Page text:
Two weeks ago I wrote about best practices for creating a successful team with your Paraprofessional. Don’t forget to check out the Paraprofessional Training Manual.  This week I am going to focus on ways to create a successful C0-TEACHING team.  Co-teaching between a General Education and Special Education Teacher can be very difficult but it is so important to create a strong team to best meet the needs of your students!

Co-Teaching is defined as two teachers (teacher candidate and cooperating teacher) working together with groups of students; sharing the planning, organization, delivery, and assessment of instruction, as well as the physical space. (Bacharach, Heck & Dank, 2004)

Listed Below are the 5 common types of Co-Teaching. My experience as a special education teacher, in a blended preschool program falls towards the top of this pyramid: Team Teaching. However no matter what type of co-teaching style you choose, there are core foundations that need to be laid in order to make the best TEAM.

Here are 5 helpful tips to create a successful co-teaching team:

  1. Get to know your Partner.  So it doesn’t have to be a formal date with 20 questions and you don’t have to be your co-teachers best friend. However, getting to know your team member both inside and outside the classroom will go a long ways. Try to get together before school begins and do something non-school related (hint- find a common interest i.e. coffee, books, concerts, art galleries, museums, sports, etc). Spend a few days in the classroom setting up together and learning about each others strengths and weakness as a teacher.  Invest interest and respect in your co-teacher because it will make misunderstandings and problem solving much easier and the 10 months more enjoyable.

If you BOTH take a sense responsibility for all the students, you and your students will have a successful school year!

2. Get to know your students. In a co-teaching setting, it’s important to get know all of the students in your class. Make sure you sit down at the beginning of the year and go through your roster together. If you’re a SpEd teacher, have your students portfolio with their IEP and other documents available for the GenEd teacher to look through. Highlight  any important information i.e health, accommodations, modifications, learning styles, behaviors etc. Vice versa for a GenEd teacher. There may be GenEd students who need extra support that your co SpED teacher can help give. Key Point– your job as co-teachers is make to sure the needs of all the students are being met. While the GenEd holds responsibility for all students and the SpEd holds responsibility for servicing the IEP goals, if you BOTH take a sense responsibility for all the students, you and your students will have a successful school year!

3. Be Flexible and Forgiving. This can be one of the hardest things to remember. Having two teachers in a classroom means having two (most often) excellent ideas, expectations, and plans. It can be hard sifting through each others ideas and opinions to reach an agreement. And sometimes an agreement won’t be reached. This is where you decide to give and take, be flexible, and be open. Some things aren’t always worth fighting the battle for and when both teachers compromise it feels a lot easier to not always get your way. Who knows, the wonderful thing about having two opinions and ideas is that you might actually learn something new 🙂 Also always remember that your co-teacher is human and will make mistakes just like you. Learn to forgive and let go of mistakes or grudges, it will only make the school year that much easier and enjoyable.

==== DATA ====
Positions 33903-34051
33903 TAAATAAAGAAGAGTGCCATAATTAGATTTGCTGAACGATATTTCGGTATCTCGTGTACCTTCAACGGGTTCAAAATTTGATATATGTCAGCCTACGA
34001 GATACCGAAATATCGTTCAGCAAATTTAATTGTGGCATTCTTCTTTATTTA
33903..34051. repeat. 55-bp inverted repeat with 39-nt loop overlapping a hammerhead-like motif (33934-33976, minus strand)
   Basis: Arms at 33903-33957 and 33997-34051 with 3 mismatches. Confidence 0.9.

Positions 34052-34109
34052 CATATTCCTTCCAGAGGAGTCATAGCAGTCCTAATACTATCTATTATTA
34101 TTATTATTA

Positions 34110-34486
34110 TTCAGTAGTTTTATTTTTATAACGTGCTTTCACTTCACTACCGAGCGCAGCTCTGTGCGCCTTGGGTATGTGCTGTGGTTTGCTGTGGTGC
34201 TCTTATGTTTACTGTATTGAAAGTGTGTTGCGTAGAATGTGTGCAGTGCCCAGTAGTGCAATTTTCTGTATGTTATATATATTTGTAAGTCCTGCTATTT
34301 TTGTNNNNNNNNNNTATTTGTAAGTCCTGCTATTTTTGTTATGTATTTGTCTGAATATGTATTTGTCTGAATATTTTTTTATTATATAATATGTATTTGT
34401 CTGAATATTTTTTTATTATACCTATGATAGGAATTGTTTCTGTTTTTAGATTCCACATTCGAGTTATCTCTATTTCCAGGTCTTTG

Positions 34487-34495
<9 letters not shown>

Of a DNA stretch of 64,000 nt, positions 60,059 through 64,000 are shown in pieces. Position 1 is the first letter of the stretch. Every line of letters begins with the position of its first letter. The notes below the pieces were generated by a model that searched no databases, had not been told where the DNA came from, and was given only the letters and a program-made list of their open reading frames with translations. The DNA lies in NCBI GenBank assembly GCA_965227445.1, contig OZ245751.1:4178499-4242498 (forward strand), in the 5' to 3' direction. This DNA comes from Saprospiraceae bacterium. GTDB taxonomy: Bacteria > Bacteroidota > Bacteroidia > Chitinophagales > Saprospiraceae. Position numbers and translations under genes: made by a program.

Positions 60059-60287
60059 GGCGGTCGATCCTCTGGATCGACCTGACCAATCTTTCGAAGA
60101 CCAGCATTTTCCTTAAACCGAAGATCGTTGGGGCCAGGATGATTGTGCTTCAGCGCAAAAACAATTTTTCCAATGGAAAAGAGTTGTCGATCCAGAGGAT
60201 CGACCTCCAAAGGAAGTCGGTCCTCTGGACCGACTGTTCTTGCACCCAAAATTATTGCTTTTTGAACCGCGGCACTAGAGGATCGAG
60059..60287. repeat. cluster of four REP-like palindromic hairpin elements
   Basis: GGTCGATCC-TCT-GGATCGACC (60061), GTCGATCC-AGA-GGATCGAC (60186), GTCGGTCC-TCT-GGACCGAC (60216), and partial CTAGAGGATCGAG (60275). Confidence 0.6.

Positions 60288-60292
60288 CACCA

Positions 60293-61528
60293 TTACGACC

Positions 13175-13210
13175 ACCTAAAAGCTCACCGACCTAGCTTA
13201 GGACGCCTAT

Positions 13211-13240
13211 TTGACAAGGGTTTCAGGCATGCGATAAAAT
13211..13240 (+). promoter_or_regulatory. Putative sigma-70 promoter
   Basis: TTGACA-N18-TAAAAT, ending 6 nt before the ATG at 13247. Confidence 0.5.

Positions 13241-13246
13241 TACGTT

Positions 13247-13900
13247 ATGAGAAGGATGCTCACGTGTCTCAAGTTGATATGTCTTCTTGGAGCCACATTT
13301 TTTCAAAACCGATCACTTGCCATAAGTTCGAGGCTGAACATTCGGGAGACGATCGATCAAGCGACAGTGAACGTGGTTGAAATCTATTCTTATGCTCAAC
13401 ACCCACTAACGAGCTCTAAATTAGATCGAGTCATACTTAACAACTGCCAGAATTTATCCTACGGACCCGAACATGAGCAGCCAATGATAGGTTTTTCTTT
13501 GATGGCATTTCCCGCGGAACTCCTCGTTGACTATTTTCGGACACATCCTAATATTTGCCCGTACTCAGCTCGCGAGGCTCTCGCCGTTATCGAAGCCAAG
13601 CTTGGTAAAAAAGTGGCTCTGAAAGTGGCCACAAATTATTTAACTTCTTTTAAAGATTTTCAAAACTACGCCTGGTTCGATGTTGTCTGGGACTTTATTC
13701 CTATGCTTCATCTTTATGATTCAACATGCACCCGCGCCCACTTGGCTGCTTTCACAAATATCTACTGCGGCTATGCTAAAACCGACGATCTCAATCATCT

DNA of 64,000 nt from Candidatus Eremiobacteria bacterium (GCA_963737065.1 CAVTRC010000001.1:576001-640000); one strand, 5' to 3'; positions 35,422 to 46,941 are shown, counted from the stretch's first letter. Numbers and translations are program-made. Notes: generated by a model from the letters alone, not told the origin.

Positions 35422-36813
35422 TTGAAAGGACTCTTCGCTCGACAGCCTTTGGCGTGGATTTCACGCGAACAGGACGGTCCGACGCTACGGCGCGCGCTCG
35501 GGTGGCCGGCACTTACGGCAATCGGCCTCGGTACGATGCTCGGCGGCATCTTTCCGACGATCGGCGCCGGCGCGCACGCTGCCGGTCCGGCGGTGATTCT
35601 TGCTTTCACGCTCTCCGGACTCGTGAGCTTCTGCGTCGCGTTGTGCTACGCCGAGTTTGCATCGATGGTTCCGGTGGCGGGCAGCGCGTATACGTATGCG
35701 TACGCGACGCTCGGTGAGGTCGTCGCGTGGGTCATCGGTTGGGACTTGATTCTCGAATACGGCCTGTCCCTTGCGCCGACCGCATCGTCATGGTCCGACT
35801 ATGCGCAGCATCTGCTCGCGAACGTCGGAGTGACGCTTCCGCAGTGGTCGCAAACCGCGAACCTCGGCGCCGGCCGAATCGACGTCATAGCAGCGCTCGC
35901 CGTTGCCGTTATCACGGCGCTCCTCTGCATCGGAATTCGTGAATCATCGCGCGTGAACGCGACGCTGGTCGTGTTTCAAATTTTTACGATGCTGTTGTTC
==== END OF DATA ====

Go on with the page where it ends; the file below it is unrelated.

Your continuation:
4. Set Classroom Management expectations.  In order to for-go any unnecessary disagreements and limit the amount of the compromising and forgiving, set expectations at the beginning of the year.  Following through with these expectations can be difficult. We get busy, forget, and make spur of the moments decisions. Always remember to check yourself and be open to reminders from your co-teacher. To the right are common expectations you might want to set at the beginning of the year.

  • Planning- how & when you will plan together
  • Collecting Data- how, when, & who will be collecting
  • A common classroom language- do’s & don’ts of language
  • Communicating with parents- how, when, & who is responsible
  • Expected classroom behaviors
  • Positive Reinforcement
  • Consequences
  • General Classroom Produces- lining up, cleaning up, attention getters
  • Preparing Material- this one is huge for Preschool!
  • Field Trips

5. Put In Equal Effort.  Once you have expectations and a classroom management plan, make sure you are following through and putting in an equal effort. It is the most frustrating feeling, to feel like you are doing all the of work. If you feel like you have been slacking acknowledge to your co-teacher and simply make a change. On the other hand, if you feel like you have been putting in all the effort, respectfully  have a conversation with your partner. It’s better to be open and honest, then let your feelings build up!

Co-teaching can truly be an amazing experience. Make the most of this opportunity to have another set of helping hands and brilliant ideas.  You and your students can benefit immensely from a co-teachng setting!